The instructor/trainer must know that several variables exist. Some of these variables have a small influence on the bullet, and can complicate and confuse marksmanship training. Time should be spent only on mastering the most significant factors such as effects of gravity and flight time.


Bullet penetration depends on the range, velocity, bullet characteristics, and target material. Greater penetration does not always occur at close range with certain materials since the high velocity of the 5.56-mm bullet causes it to disintegrate soon after impact (see Table F-4).

Table F-4. Example penetration comparisons.

50 meters

300 meters

Pine boards:

M193 7.5 inches (190.50 mm) M855 9.0 inches (231.30 mm)

10.5 inches (265.00 mm) 12.0 inches (304.80 mm)

M193 0.413 inch (10.5 mm) M855 0.551 inch (14.0 mm)

0.137 inch (3.5 mm) 0.413 inch (10.5 mm)


The effects of bullet dispersion and accuracy at various ranges are discussed in this paragraph. Instructors/trainer must have a working knowledge of normal shot dispersion.

Minute of Angle. Minute of angle is a term used to discuss shot dispersion. It is the standard unit of measurement used in adjusting rifle sights and other ballistic-related measurements. It is also used to indicate the accuracy of a rifle. A circle is divided into 360 degrees. Each degree is further divided into 60 minutes, so that a circle contains 21,600 minutes. A minute of angle is an angle beginning at the muzzle that would cover 2.540 cm at a distance of 91.4 meters (Figure F-16). When the range is increased to 182.8 meters, the angle covers twice the distance, or 5.08 cm. The rule applies as range increases: 7.62 cm at 274.2 meters, 10.16 cm at 365.6 meters, and so on.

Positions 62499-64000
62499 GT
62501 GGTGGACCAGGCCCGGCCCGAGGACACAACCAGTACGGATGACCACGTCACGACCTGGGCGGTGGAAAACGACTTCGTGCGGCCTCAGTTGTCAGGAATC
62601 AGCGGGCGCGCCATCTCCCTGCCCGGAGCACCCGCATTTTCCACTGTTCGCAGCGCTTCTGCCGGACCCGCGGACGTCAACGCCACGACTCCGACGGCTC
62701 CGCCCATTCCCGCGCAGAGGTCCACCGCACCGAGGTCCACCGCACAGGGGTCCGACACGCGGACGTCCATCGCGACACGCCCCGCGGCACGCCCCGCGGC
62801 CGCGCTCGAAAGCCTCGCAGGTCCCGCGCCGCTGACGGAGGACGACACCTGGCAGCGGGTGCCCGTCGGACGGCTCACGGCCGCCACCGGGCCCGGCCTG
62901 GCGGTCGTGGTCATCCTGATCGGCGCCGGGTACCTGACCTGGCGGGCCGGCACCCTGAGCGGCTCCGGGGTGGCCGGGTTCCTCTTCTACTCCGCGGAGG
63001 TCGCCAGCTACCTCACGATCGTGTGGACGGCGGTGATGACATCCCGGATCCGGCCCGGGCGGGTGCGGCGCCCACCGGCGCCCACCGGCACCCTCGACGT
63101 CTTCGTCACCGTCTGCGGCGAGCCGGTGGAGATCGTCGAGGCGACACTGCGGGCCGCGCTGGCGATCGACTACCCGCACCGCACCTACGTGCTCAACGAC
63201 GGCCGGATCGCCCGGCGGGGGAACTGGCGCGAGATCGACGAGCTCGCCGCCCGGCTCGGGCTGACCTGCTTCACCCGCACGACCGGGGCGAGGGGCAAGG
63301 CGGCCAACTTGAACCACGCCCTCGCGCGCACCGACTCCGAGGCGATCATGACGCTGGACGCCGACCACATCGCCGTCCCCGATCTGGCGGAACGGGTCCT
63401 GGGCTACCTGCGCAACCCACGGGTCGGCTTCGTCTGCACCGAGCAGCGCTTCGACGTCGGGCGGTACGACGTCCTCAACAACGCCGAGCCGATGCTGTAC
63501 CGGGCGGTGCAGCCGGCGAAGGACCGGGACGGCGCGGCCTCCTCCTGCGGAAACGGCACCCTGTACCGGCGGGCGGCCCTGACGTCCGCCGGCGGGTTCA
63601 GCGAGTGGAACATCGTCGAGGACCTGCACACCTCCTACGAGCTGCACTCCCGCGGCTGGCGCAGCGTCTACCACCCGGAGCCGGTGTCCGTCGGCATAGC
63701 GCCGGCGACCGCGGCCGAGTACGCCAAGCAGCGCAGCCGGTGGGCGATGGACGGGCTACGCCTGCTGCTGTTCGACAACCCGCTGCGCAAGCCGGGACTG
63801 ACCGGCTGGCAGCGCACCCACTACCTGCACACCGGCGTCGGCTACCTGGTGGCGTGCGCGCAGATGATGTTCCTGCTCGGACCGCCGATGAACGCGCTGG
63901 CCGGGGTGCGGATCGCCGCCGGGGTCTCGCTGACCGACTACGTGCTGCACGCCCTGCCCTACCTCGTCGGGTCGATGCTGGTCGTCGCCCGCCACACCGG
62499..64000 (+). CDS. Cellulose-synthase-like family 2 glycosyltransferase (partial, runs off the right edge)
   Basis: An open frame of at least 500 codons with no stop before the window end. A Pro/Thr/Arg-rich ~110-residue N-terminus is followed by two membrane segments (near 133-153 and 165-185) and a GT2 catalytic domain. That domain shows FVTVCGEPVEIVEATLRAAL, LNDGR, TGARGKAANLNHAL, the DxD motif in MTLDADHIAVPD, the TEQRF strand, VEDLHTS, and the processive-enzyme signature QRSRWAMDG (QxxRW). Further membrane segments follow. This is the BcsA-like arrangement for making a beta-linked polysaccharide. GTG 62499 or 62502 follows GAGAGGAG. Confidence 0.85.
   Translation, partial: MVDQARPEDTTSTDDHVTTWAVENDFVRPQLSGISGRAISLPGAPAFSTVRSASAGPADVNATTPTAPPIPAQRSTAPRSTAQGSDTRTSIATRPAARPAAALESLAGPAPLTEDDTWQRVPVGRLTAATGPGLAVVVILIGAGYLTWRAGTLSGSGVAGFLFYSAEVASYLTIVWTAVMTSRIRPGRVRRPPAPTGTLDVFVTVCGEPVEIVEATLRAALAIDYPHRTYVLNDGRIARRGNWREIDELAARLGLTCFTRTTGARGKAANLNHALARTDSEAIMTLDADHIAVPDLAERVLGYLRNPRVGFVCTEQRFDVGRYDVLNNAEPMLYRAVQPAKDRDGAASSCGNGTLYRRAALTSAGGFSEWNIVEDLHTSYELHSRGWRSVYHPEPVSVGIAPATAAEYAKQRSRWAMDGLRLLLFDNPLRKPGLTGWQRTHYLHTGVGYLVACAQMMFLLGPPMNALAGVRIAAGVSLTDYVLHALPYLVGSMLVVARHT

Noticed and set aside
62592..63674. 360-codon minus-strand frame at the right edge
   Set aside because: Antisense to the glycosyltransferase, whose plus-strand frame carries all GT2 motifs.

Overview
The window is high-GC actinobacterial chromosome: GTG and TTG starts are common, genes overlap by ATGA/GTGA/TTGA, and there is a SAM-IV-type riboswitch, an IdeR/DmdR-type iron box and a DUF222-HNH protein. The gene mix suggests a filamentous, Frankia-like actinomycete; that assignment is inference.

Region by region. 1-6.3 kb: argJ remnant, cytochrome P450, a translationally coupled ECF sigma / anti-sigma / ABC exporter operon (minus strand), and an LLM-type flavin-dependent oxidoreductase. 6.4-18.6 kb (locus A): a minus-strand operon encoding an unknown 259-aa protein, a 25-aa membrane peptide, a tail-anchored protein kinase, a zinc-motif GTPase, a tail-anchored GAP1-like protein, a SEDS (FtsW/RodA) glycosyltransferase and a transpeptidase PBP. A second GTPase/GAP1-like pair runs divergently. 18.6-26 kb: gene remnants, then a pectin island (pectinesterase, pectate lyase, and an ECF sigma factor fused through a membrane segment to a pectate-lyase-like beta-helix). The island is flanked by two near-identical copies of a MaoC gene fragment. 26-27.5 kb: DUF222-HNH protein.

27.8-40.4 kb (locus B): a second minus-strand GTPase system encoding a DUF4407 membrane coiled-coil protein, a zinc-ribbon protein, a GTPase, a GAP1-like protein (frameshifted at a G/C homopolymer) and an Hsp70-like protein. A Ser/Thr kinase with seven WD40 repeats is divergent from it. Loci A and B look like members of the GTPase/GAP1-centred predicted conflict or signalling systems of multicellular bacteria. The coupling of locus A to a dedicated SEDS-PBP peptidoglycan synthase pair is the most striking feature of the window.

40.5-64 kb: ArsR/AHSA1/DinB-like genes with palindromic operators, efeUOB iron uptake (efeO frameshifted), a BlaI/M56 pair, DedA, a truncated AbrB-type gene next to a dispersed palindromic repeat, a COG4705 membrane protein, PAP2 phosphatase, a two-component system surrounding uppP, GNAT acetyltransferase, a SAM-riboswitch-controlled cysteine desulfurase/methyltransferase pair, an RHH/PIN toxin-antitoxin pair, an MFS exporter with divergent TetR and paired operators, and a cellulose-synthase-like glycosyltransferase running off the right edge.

Meter Zero Target

Increase of Shot-Group Size. Just as the distance covered by a minute of angle increases each time the range changes, a shot group can be expected to do the same. If there is 2.540 cm between bullets on a 25-meter target, then there will be an additional 2.540 cm of dispersion for each 25 meters of range -- a 2.540-cm group at 25 meters (about 3.5 minute of angle) is equal to a 25.4-cm group at 250 meters (Figure F-17).

400 Meter Double Type Silhouettes